Only one team wins in each sport. Odds dictate that the team will not be yours.

But over the course of years, decades even, it’s got to happen eventually, right?

Since I started this dubious blogging endeavor seven years ago, my sports fandom — Mets, Jets, Knicks, Rangers — has shown itself on occasion. Each of those teams has experienced mixed levels of success, including two championship appearances, though no wins.

In fact, those four teams have won a combined one championship since I’ve been alive — which happened 22 years ago. Needless to say, it has not been fun watching sports for 99 percent of my life.

So if I am going to be miserable, I might as well root for everyone else to be miserable along with me. And call me a sadist, but it gives me great satisfaction to know that other fans have suffered even worse than I have.

And those fans include those who support the Chicago Cubs and the Cleveland Indians.

World Series.jpg

Well, the suffering for one of those fan bases will come to a long-awaited end by no later than Wednesday night, as the two teams are currently embattled in a fierce contest to determine our next World Series champion.

You think my 22-year championship drought sounds rough? Well, fans of the Cleveland Indians haven’t seen a World Series since the end of World World II, in 1948.

And that’s nothing compared to what Cubs fans have been through. The last time they won a title, the Roaring ’20s were still more than a decade away.

The Cubs haven’t won since 1908. And as of this writing, their hopes of breaking that extraordinary streak hang by a thread, as they trailed the Cleveland Indians 3 games to 2 in a best-of-7 series.

I’m rooting for the Indians. Like I said, I am a sadist. I cannot stand to see another fan base in a state of euphoria, and that is exactly what will happen whenever the Cubs finally do win it all.

And it’s cruel for me to say that because there are people who have lived extremely long, full lives who have not seen a Cubs World Series. For Cubs fans that are anywhere from 90 to 100 years old, this might very well be their last chance to see their beloved team come out on top.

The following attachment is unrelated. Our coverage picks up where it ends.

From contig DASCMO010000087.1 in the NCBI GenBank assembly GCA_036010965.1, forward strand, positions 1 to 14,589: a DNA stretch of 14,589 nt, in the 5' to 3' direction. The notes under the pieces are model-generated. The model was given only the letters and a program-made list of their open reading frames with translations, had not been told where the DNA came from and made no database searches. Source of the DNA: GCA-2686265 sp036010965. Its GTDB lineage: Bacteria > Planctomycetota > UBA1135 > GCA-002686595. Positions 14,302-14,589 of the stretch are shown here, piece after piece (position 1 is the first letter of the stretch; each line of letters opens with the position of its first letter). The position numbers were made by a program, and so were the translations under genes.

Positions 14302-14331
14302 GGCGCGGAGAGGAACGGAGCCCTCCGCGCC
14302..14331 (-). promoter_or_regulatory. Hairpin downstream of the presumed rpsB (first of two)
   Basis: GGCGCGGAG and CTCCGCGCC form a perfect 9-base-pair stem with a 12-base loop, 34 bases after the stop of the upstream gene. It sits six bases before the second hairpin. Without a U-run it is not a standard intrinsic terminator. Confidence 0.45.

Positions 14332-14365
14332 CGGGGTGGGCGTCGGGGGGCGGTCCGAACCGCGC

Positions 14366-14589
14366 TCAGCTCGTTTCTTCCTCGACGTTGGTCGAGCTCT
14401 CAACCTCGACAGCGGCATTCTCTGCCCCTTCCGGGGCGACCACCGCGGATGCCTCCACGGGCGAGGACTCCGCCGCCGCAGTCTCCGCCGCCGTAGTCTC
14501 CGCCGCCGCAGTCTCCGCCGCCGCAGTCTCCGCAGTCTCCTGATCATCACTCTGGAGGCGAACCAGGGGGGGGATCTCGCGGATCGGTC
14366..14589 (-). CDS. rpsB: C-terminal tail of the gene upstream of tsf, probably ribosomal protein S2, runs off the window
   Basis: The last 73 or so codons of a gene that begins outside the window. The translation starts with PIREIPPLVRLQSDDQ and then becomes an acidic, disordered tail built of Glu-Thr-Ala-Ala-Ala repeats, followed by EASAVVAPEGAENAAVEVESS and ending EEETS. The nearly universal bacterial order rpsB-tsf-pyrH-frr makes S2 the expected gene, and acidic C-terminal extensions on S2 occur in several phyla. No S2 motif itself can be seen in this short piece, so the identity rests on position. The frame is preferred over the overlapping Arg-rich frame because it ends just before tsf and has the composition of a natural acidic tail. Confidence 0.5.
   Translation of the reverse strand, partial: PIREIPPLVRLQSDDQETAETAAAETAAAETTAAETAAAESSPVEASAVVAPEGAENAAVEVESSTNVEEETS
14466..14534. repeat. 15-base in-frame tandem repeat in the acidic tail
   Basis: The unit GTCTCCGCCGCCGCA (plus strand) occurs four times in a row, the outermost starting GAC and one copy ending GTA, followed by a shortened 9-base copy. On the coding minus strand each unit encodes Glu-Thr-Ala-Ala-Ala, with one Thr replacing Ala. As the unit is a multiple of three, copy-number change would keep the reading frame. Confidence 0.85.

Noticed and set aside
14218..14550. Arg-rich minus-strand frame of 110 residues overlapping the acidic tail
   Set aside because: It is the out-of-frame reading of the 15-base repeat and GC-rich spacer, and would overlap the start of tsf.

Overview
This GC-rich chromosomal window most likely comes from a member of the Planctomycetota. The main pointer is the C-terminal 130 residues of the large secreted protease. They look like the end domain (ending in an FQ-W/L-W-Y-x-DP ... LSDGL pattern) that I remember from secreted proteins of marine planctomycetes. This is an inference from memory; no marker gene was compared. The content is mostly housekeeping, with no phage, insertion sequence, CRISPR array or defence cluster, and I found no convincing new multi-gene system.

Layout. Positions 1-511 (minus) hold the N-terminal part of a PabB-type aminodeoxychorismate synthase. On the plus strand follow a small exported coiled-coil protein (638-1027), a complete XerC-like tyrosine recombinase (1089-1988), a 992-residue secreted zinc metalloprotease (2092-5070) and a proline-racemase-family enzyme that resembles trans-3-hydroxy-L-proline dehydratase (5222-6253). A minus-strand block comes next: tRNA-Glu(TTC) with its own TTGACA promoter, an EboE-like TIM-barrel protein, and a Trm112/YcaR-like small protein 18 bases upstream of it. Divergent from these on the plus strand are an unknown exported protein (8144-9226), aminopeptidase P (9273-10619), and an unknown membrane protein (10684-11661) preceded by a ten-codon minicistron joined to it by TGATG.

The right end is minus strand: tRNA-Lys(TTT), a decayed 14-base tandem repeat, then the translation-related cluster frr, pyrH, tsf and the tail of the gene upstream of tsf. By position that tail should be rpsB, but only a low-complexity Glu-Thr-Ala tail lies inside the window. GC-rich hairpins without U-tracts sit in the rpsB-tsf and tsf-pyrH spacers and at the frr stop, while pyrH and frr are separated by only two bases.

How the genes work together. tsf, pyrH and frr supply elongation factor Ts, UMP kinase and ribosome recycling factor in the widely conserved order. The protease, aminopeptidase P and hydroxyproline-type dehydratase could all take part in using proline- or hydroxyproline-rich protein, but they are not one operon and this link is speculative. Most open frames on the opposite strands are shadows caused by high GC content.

And yet, I’m still desperately pulling for the Cubs to fail.

I just can’t help it. In all walks of life, I like to see people succeed and have their dreams come true.

But when it comes to sports, if I’m not going to be happy, then I want to bring every one down with me.

Do what you do best, Cubs.

Squash the hopes and dreams of your all fans.

I believe in you.

I’m the guy who bets on the Mets to win the World Series and then loses the ticket

Back in April, a coworker of mine made his annual trip to Las Vegas. At the time, the New York Mets had just completed an 11-game winning streak to hit the ground running right out of the gate at the start of the regular season.

I was riding high with excitement. The Mets had not experienced a winning season in seven years, and with the improvements they made to their team — led by an influx of young, powerful starting pitching — it looked like the 2015 season might break that trend.

But even the most optimistic fans still had tempered expectations. We’d simply be satisfied with a playoff berth — something that hasn’t happened since 2006. Meaningful baseball in October is all we wanted to see, even if it resulted in an early postseason exit.

New York Mets World SeriesSo with that in mind, I gave my coworker all of the money in my wallet ($25 — I’m poor) and told him to bet it on the Mets winning the World Series. He did, placing the wager with 15 to 1 odds, and returned the bet receipt to me upon arriving home.

Flash forward six months: the Mets are in the World Series, and I have no god damn clue where that bet receipt is.

I’ve searched far and wide for it — in my home, my car and my office. That thing is gone.

I’d be more upset about it, but I’m just too freaking happy that the team I have loved and cherished since I was 6 years old is in the World Series. As a sports fan, this is what it is all about.

With as many as 30 teams competing for the same goal — whether it be baseball, football, basketball or hockey (or cricket for my south Asian readers) — winning a championship is damn near impossible. So many things have to go right for your team throughout the course of a season.

It’s so difficult that I have yet to see one in my lifetime. The Mets last won in October 1986. I was born six months later. Yes, they got there in 2000, but I was only 13. I hadn’t experienced enough suffering to appreciate it.

Fifteen years and nine losing seasons later, I finally have come to appreciate the meaning of success. Here in New York, it’s Mets mania. And it’s all because nobody saw it coming.

The team shocked the world, and even more so, shocked Mets fans.

Unless that ticket somehow reappears, then that’s $375 that I will not be able to claim if the Mets win the World Series. Do I wish I could add that money to my checking account? Of course. That’s a lot of Jello pudding snack packs I otherwise wouldn’t be able to afford.

But after 20-plus years of barely missing any Mets games, through all the pain and suffering, and all of the memories I’ve forged watching this team over that time with my friends and family, there’s no greater reward then to finally watch them achieve something you’ve waited for your entire life.

And you can’t put a price on that.